In addition, the National Park Service has been directed by Congress to collect a fee to provide a fair return to the United States for the use of park lands. The National Park Service uses the following still photography fee schedule:
- 1–10 people - $50/day
- 11–30 people - $150/day
- Over 30 people - $250/day
Are there other permit requirements?
You may be required to obtain liability insurance naming the United States as additionally insured in an amount commensurate with the risk posed to park resources by your proposed activity. You may also be asked to post a bond to ensure the payment of all charges and fees and the restoration of the area if necessary.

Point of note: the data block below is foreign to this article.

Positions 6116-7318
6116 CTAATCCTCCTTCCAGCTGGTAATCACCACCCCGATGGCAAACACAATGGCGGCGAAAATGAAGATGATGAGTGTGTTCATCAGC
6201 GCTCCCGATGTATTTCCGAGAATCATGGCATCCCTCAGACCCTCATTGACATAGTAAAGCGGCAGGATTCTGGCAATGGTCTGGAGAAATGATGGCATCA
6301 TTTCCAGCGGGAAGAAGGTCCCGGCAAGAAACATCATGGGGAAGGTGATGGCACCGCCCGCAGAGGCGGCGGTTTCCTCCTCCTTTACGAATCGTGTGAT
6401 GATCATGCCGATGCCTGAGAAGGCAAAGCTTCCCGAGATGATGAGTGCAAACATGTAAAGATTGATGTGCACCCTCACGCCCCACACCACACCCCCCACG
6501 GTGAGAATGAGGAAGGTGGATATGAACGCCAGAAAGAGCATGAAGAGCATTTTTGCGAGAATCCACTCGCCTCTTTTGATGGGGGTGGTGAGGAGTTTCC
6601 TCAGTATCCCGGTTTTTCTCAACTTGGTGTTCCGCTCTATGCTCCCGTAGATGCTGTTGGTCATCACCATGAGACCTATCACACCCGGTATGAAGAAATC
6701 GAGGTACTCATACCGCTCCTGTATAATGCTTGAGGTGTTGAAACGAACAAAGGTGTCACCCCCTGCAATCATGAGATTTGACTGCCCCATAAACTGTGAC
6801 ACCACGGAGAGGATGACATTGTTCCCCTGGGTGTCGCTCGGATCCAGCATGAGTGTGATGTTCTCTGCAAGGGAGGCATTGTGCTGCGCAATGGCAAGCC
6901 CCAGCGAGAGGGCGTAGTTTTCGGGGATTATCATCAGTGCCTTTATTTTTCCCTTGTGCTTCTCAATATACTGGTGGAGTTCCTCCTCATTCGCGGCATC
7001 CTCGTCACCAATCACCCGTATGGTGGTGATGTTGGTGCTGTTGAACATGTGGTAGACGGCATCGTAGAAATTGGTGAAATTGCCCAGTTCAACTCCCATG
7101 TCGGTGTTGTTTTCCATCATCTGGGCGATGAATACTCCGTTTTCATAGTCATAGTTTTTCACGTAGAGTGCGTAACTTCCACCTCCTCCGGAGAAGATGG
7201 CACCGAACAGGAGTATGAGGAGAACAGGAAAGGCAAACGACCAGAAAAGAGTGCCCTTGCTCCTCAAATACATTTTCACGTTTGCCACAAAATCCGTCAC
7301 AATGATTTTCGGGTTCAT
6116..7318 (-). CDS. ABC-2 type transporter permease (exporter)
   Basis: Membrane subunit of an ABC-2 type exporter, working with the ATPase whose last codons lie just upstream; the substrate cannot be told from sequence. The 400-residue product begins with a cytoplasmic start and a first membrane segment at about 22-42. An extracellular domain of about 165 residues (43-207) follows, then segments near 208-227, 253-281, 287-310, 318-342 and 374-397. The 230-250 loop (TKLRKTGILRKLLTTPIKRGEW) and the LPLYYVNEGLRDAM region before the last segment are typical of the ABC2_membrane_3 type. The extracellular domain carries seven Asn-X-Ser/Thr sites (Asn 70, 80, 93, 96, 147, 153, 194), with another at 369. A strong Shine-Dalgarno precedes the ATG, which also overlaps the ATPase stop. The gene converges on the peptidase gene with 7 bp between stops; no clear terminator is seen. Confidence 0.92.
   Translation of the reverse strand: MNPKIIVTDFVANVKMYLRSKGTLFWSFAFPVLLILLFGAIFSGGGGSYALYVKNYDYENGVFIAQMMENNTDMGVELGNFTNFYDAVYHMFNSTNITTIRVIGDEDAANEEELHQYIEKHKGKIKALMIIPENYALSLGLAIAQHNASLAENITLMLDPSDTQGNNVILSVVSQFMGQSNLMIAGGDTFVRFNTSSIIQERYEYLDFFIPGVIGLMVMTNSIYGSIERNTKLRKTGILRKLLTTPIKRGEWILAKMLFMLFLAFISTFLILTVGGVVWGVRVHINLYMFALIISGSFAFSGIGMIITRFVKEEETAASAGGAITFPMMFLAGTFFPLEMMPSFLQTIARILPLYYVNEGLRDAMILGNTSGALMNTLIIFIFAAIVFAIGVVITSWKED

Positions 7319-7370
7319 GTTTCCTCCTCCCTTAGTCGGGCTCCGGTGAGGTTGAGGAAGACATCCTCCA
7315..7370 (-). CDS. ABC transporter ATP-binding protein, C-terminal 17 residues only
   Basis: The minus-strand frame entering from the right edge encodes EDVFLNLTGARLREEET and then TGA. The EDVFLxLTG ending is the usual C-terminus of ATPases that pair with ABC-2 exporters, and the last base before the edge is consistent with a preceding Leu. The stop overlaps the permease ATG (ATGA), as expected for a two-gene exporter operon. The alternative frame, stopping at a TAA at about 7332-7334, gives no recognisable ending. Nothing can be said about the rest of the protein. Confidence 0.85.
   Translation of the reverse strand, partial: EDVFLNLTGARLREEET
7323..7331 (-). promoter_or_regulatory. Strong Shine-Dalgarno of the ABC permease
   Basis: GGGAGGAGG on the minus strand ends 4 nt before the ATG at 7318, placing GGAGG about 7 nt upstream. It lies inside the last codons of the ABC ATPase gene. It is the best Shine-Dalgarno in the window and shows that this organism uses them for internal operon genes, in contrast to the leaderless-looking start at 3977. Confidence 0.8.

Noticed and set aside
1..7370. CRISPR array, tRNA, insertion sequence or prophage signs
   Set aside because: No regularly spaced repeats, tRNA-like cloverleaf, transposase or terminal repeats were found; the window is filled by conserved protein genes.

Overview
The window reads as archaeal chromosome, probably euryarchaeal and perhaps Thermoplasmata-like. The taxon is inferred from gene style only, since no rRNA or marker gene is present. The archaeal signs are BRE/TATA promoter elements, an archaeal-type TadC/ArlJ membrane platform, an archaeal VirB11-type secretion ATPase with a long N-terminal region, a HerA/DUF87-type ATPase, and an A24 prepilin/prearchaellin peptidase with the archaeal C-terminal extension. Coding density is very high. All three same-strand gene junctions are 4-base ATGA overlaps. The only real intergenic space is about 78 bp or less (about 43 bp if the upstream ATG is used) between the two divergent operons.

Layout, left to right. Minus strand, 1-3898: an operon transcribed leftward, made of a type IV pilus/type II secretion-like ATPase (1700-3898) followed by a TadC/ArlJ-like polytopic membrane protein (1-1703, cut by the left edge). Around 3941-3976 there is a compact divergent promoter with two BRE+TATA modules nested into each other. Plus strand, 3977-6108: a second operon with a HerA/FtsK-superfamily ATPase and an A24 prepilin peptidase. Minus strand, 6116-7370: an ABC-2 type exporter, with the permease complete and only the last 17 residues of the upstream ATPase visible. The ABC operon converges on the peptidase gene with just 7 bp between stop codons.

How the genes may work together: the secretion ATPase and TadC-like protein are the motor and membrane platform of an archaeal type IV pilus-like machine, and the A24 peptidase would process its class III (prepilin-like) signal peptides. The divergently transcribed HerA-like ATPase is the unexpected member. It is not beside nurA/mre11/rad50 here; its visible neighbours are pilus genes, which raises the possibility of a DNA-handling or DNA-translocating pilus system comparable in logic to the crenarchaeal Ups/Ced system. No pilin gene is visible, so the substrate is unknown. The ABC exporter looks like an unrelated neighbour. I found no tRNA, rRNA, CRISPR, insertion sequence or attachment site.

What about photography workshops?
If you are planning a photography workshop, you may need a commercial use authorization. See the commercial use authorization page for more information.
A fee is required to reserve picnic areas A, B, C-1, C-2, C-3, and D at Fort Hunt Park from mid-April through October. All other picnic areas are available on a first come, first served basis for free. Please call 1-877-444-6777 or visit Recreation.gov for descriptions and reservations. If you have any additonal questions or concerns, please call (703) 235-1530.
All other picnic areas along the George Washington Memorial Parkway are first-come, first-serve. For example, Belle Haven Park, Collingwood Park, and Riverside Park.
Picnic style only. No addiitonal or large equipment is allowed.